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National Consumer Credit Protection Act 2009

 

National Consumer Credit Protection (National Credit Code) Regulations 2009

   

The National Consumer Credit Protection Act 2009 (the Act) applies to the provision of certain kinds of credit, to certain credit contracts and to related matters.

  

Section M500 of the Act provides that the Governor‑General may make regulations prescribing matters required or permitted by that Act to be prescribed, or necessary or convenient to be prescribed for carrying out or giving effect to that Act.

  

Schedule 1 to the Act sets out the National Credit Code (the Code).  The Code applies to the provision of credit (and to a credit contract and related matters) if, when a credit contract is entered into or is proposed to be entered into:

 

·        the debtor is a natural person or a strata corporation; and

 

·        the credit is provided or intended to be provided wholly or predominantly:

 

·        for personal, domestic or household purposes; or

 

·        to purchase, renovate or improve residential property for investment purposes; and

 

·        a charge is or may be made for providing the credit; and

 ·        the credit provider provides the credit in the course of a business of providing credit in this jurisdiction or as part of or incidentally to any other business of the credit provider carried on in this jurisdiction.  The Code previously formed part of a legislative scheme that was based on the Uniform Credit Laws Agreement 1993 (the Agreement) of the States and Territories.  Under this Agreement, the States and Territories agreed to adopt uniform consumer credit laws throughout Australia.  The Agreement provided for the establishment of the uniform laws by what is termed “template” legislation.  Thus, the uniform consumer credit laws were established principally by one state, Queensland, in its Consumer Credit (Queensland) Act 1994, with the Code set out in an appendix to this legislation.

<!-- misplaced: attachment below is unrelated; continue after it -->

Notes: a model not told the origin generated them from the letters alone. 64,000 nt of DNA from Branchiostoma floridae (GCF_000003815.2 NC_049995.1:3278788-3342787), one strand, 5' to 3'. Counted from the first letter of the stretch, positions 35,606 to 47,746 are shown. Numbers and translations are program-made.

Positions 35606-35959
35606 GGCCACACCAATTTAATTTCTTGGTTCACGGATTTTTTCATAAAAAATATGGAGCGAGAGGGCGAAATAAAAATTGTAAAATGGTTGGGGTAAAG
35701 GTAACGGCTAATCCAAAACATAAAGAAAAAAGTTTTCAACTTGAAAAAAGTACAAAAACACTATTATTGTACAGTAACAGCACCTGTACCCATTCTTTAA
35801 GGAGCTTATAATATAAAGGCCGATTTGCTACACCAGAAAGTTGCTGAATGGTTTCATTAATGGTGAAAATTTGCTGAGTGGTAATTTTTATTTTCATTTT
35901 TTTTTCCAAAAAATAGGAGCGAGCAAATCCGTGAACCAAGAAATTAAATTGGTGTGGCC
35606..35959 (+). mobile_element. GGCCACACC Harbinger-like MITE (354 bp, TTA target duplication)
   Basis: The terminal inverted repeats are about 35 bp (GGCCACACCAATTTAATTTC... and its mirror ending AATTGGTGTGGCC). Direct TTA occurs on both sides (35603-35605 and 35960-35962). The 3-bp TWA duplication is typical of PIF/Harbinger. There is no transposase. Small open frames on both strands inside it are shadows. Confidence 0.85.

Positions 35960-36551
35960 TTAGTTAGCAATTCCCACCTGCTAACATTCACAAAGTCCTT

The other States and Territories (including Western Australia from 9 May 2003) enacted application of laws legislation applying, as the law of the relevant State or Territory, the Code.  Initially Western Australia chose to enact its own substantially similar legislation, which was allowed under the Agreement.  The Code and the Consumer Credit Regulations (the Regulations) commenced operation on 1 November 1996 in all States and Territories other than Tasmania.  In Tasmania, the general commencement date was 1 March 1997. 

  

As a result of the template scheme, any amendments to the Code or Regulations only needed to be made to the template legislation and they then automatically applied in other States without amendment to those States’ Enabling Acts.  Slightly different arrangements existed in Tasmania and Western Australia although the outcomes were the same. 

  

The Code explains a number of concepts relating to the provision of credit, such as:

 

·        the meaning of credit and amount of credit; and

 

·        the meaning of credit contract; and

 

·        the matters to which the Code applies or does not apply; and

 

·        a person’s rights and obligations under a credit contract; and

 

·        related mortgages and guarantees; and

 

·        ending and enforcing a credit contract, mortgage or guarantee; and

 

·        civil penalties for defaults of credit providers; and

 

·        related sake contracts; and

 

·        related insurance contracts; and

 

·        advertising and related conduct; and

 

·        comparison rates; and

 ·        consumer leases.  

The Code identifies a number of matters that are to be provided for in regulations. Details of the Regulations appear in the Attachment.

  

The Act does not specify any conditions that need to be satisfied before the power to make the proposed Regulations may be exercised.

  

The Regulations are a legislative instrument for the purposes of the Legislative Instruments Act 2003.

  

The Regulations will commence on TBA.

 


 

 

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